Farmers have been peacefully protesting for months, yet they have continuously been met with violence. Prime Minister Modi implemented a phone and internet shutdown in the area earlier this month. He is joined by many other politicians who have regarded the protestors as terrorists.

Since expressing their support, these women have been mocked, slut-shamed, and sent death threats. Their crime: a single tweet. All it took was one tweet to upset the misogynists and call for violence to be inflicted upon these women. Bollywood actress Kangana Ranaut has joined in on the hatred through a series of tweets calling Rihanna a “porn artist” and Greta Thunberg a “dumb and spoilt brat”. 

How is it that women’s sexuality always gets dragged into issues in which they have no place? Indian nationalists are upset that western celebrities have ‘interfered’ in their nation’s politics, and so they have chosen to incite violence against these women who are simply amplifying the voices of millions of farmers who would lose everything with these new laws. 

These protests are ongoing and farmers in India, as well as millions around the world, will not stop fighting until justice is delivered.

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The Black trans-led collective For the Gworls recently announced that it has hit a major milestone with its widely shared mutual-aid program, saying it has redistributed over $1,000,000 million to Black trans people around the world in the past year and a half.

If you would’ve told me that at 25, not only would I have touched a million dollars, but that I also would’ve given it away, I would’ve cackled. If you would’ve told me hundreds of thousands of folks would trust me with a million dollars to help people, I wouldn’t have been able to comprehend it - Asanni Armon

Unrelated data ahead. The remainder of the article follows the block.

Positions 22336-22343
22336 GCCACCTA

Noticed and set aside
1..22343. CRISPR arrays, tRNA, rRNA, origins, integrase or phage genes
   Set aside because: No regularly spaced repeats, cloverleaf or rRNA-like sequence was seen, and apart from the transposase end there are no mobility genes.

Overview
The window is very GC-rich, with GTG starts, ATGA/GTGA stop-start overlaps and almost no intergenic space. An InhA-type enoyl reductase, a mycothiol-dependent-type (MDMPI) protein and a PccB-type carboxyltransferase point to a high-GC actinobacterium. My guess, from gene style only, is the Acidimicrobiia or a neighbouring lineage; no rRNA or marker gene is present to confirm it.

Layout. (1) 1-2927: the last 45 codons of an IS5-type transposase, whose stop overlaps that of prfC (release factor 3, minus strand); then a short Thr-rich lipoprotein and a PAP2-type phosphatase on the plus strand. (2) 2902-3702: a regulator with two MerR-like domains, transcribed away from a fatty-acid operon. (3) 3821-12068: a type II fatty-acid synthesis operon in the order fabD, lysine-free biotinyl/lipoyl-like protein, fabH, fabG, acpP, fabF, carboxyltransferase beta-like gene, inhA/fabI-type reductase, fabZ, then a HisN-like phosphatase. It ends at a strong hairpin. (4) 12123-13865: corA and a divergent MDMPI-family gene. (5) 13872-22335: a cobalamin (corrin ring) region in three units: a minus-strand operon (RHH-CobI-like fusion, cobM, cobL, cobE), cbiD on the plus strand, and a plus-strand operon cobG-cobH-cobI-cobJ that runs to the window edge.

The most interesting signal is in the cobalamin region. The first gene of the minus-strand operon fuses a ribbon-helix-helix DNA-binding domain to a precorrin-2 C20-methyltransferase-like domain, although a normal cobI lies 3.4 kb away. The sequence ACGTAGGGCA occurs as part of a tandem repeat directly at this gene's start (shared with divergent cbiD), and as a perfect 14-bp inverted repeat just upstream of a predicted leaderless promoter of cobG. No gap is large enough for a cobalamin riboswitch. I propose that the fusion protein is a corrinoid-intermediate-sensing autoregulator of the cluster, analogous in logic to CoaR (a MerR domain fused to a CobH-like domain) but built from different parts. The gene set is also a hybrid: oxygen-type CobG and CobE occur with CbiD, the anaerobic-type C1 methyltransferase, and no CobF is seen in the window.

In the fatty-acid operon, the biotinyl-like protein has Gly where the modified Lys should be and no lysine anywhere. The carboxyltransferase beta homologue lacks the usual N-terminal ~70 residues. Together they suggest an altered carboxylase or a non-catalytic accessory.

A post shared by FOR THE GWORLS PARTY (@forthegworls)

For the Gworls began with a Fourth of July rooftop party in Brooklyn in 2019, to fundraise for two friends facing eviction. Until the pandemic, the group hosted parties every month for similar fundraising purposes for Black trans people. In a statement on its website, Armon refers to the collective’s mission as a “safe haven for Black transgender people” and “a tool to sustain Black trans livelihood.”

Black trans people are among those hardest hit by the pandemic and the vast majority of their needs continue to go unmet.

We are the last ones hired and the first ones fired when shit hits the fan — CO(V)ID is just the latest in a long history of reminders. We are the ones left without insurance when we need it just as much as others. We are the ones left homeless and with very few fail-safes when we need help just as much as others. We are the ones being thrown in prison cells irrespective of our gender. We are *also* being ki(l)led in the middle of the street, in our homes, in jail cells — not just Black cis people - Asanni Armon

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Inaara Merani (she/her) is a recent graduate from the University of Ottawa where she studied  International Development and Globalization with a minor in Women’s Studies. She is an Ismaili Muslim Canadian who is deeply passionate about human rights, social justice and feminism, and in turn, dismantling the patriarchy and ensuring that all women have safe and equal access to all their rights. She hopes to pursue a career in law so that she can continue to fight for the rights of women and other marginalized groups everywhere. She also enjoys reading, travelling and spending time with her beautiful cat.